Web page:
Dating John's Writings
Zane Hodges dates the Gospel of John as AD 48-52 and John's epistles at 64-65. I found this surprising when I first read it a few months ago and would like to hear your views.
These dates of Hodges were influenced by Redating the New Testament, by JAT Robinson. Robinson was a modernist Anglican bishop who thought he’d try to prove, originally as a joke, that much of the NT was written prior to the destruction of the temple in AD 70 and ended up finding a surprising amount of evidence for that premise.
The fact that John wrote in John 5:2 that “...there is in Jerusalem by the Sheep Gate a pool...” seems to indicate that John thought of Jerusalem as standing at the time of his writing his gospel.
Regarding Revelation, apart from Robinson’s theory that the destruction of the Jerusalem would have been mentioned in Revelation, Hodges believes that Revelation 17:10 pegs it to late 68, early 69. Rev 17:2 refers to five fallen emperors, a one that is, and one that is yet to come. Hodges thinks it is most natural to treat the five fallen emperors as Augustus, Tiberius, Caligula, Claudius, and Nero, the one that is as Galba and the one that has not yet come as Otho. So Hodges places the writing of Revelation during the short reign of Galba. The fact that the epistles of John seem to have been written prior to the Book of Revelation is why he places it even earlier than 68. Hodges date for the epistles, if they were written together, is 64-65, but believes it is possible they were as early as AD 55.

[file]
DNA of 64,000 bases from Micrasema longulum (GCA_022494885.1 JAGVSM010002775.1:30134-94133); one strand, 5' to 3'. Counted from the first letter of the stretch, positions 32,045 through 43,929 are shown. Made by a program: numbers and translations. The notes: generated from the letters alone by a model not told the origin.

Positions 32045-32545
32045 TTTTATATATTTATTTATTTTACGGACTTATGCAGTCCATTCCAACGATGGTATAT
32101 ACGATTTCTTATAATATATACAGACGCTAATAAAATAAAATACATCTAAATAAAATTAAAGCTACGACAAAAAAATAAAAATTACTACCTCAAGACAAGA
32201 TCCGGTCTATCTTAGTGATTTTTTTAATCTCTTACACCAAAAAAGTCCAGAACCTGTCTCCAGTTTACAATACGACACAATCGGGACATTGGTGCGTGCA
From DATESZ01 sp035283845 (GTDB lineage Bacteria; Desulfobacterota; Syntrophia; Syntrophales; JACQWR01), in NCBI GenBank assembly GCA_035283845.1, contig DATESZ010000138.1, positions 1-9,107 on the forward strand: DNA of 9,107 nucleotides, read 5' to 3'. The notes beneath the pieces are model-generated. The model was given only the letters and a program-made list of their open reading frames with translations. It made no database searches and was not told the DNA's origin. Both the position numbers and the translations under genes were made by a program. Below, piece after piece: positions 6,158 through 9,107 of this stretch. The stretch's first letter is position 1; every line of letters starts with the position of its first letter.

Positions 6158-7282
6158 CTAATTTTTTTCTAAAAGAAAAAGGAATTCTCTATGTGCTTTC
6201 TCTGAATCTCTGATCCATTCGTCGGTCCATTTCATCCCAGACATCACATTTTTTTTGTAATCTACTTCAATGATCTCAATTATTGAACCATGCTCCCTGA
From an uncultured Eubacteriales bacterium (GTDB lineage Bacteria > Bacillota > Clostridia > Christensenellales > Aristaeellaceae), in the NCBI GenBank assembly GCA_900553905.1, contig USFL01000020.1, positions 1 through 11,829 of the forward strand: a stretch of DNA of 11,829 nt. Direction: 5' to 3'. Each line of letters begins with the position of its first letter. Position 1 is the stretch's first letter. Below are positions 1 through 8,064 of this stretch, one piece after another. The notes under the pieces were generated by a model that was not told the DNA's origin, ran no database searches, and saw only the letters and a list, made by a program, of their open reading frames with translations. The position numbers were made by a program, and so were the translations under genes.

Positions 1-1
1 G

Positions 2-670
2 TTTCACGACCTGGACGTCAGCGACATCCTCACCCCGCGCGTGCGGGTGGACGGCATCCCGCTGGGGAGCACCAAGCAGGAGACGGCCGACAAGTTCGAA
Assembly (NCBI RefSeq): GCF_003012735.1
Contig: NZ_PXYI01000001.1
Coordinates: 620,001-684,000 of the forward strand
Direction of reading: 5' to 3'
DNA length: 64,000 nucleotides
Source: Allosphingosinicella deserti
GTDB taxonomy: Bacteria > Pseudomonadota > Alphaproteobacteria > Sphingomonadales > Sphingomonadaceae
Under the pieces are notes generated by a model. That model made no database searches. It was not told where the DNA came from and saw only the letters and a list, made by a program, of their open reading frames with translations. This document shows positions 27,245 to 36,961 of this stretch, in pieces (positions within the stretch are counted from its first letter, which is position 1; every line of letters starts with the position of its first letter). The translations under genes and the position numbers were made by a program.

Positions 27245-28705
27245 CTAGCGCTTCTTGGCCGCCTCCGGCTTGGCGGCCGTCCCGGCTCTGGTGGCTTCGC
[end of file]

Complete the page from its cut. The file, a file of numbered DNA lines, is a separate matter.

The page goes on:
I thnk all this is interesting since it seems as if early dates, despite Robinson’s theological modernism, tend to provide support for the NT’s authority. R.A. Torrey also argued for early pre-Jewish War date for all the Gospels:
"It is perhaps conceivable that one evangelist writing after the year 70 might fail to allude to the estruction of the temple by the Roman armies...but that three or four should thus fail is quite incredible. On the contrary, what is shown is that all four gospels were written before the year 70."
A side note is that I like how Hodges keeps up to date, and broadly so, with the theological literature, European and also non-Evangelical, like Robinson. Although I think Redating is pretty well-known. He does often engage with modernist scholarship. I see that type of diligence as important in scholarship, and am glad he does it without his having earned his own doctorate. It shows that Hodges’ lack of that particular educational attainment is not about being anti-intellectual, but (perhaps) more about his own personal priorities as a minister of the gospel.